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Whether it’s surgery or just a minor injury, trust me when I say that if you play any game long enough, you will get banged up.  There are two roads you can take.  Either you can be like some athletes and use your injury as an excuse to take time off from training or you can use it as an opportunity.  An opportunity to honestly asset your weaknesses and fix them.  If your nutrition held you back, correct it.  If you’re weak and your nervous system efficiency is terrible, find someone who you can consider an expert in the field and become powerful.

Some people will tell you that their goal rehabbing post surgery is to get you back to the level you were before.  F*** that.  My goal in any situation, torn elbow or not, is to come back better than before.  If you want to be successful, you have no choice but to chase that.

It’s ultimately your career.  Whether your goal is simply to start on your varsity team or play sports professionally, every day, every situation is an opportunity.  You will encounter adversity.  How you respond will dictate how far you go in your chosen sport and in life.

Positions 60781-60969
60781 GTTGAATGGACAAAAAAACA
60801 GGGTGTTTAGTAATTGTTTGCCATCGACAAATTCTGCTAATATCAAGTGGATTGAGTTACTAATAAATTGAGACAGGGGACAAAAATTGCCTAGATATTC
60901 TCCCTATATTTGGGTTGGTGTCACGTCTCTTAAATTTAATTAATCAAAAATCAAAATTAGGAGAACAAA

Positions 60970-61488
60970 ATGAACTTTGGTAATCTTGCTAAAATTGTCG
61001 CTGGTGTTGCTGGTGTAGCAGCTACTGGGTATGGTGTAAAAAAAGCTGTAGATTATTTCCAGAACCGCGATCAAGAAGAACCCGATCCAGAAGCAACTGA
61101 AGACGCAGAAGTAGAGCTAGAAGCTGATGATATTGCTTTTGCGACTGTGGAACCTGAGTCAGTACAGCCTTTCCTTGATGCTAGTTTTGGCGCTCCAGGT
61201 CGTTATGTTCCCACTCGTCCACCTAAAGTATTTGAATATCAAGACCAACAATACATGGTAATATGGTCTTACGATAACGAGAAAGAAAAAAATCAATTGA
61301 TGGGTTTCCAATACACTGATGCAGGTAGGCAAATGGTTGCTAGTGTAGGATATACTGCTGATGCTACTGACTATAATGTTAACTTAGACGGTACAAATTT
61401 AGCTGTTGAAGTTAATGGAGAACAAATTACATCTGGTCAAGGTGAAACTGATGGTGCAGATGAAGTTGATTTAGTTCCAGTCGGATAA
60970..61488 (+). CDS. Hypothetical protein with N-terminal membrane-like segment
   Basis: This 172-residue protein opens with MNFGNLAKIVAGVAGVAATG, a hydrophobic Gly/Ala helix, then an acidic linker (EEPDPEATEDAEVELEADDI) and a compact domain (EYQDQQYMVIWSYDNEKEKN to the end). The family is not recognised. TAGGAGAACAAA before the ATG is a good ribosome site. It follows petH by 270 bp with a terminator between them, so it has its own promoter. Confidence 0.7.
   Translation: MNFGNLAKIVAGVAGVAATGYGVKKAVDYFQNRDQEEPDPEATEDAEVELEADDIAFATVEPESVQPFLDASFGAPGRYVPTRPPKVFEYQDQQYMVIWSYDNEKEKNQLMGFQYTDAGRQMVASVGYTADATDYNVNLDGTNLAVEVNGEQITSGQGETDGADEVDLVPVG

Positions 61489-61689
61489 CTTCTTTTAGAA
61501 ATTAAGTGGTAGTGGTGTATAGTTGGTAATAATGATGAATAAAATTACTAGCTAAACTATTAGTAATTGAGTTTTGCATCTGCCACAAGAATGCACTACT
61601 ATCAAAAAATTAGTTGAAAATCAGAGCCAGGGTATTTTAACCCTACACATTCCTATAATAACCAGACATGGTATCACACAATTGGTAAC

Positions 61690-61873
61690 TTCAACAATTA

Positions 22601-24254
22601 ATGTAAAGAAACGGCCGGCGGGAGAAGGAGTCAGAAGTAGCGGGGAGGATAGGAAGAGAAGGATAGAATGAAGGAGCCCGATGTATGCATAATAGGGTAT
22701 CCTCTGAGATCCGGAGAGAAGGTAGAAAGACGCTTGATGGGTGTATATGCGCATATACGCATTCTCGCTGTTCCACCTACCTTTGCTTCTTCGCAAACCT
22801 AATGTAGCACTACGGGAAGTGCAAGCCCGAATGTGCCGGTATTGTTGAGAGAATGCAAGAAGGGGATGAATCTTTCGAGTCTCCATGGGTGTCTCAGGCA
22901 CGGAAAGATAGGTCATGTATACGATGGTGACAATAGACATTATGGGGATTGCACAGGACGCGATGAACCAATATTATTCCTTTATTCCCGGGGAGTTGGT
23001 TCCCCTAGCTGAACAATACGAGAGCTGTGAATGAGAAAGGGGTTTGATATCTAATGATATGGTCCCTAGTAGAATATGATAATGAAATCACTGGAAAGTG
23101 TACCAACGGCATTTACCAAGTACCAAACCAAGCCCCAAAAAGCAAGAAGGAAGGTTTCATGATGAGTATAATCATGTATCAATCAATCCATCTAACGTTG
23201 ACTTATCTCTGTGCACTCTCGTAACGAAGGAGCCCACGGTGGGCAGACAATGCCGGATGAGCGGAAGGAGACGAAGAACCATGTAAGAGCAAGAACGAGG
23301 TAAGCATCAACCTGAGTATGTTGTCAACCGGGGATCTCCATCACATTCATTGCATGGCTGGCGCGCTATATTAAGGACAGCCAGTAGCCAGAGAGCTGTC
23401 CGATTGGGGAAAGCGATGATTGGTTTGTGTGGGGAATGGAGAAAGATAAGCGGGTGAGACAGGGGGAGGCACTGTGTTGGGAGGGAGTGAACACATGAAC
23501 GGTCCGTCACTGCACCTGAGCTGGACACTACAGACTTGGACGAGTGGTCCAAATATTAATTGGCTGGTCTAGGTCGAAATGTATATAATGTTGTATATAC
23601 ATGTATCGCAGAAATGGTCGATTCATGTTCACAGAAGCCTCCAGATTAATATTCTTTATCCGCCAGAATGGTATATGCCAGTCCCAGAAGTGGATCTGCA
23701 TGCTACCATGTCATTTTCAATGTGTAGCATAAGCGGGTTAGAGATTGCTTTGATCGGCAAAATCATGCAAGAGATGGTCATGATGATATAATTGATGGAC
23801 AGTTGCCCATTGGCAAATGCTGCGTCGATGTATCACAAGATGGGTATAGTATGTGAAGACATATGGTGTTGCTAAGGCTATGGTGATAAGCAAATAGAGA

Which road will you take?

Happy 2012 from Show-Me Strength!

The New Year always brings new years resolutions and goals- that time of the year where many attempt to change their habits but more often than not, revert back to their own previous ways. The first step to seeing a resolution or goal through is to put it in writing and get it out there to friends and family who can help guide you and hold you accountable if need be. Here are a couple great New Years articles to inspire you and your business for 2012:

My Resolutions for 2012- Tony Gentilcore
10+ Ways to Rock 2012s Face Off- Rog Law
100 Ways to Create WOW- Todd Durkin

Instead of doing more of the same (although I do have goals written down) I’d like to do more of a reflection of 2011 and what I’m thankful for in my baseball career.

2011 was a tremendously exciting year for me as I made the transition from a released catcher/first baseman into a pitcher in the Boston Red Sox organization. My winding journey (more…)


This is an interview with Stanford Pitcher, Sahil Bloom.  Sahil, a Weston, MA native, is currently in his Junior year where he has compiled a 2-0 record, with a 0.55 ERA in 12 appearances.  Opponents are hitting a mere .155 against him. You can click here for his Stanford statistics and follow him on twitter (@sahilbloom).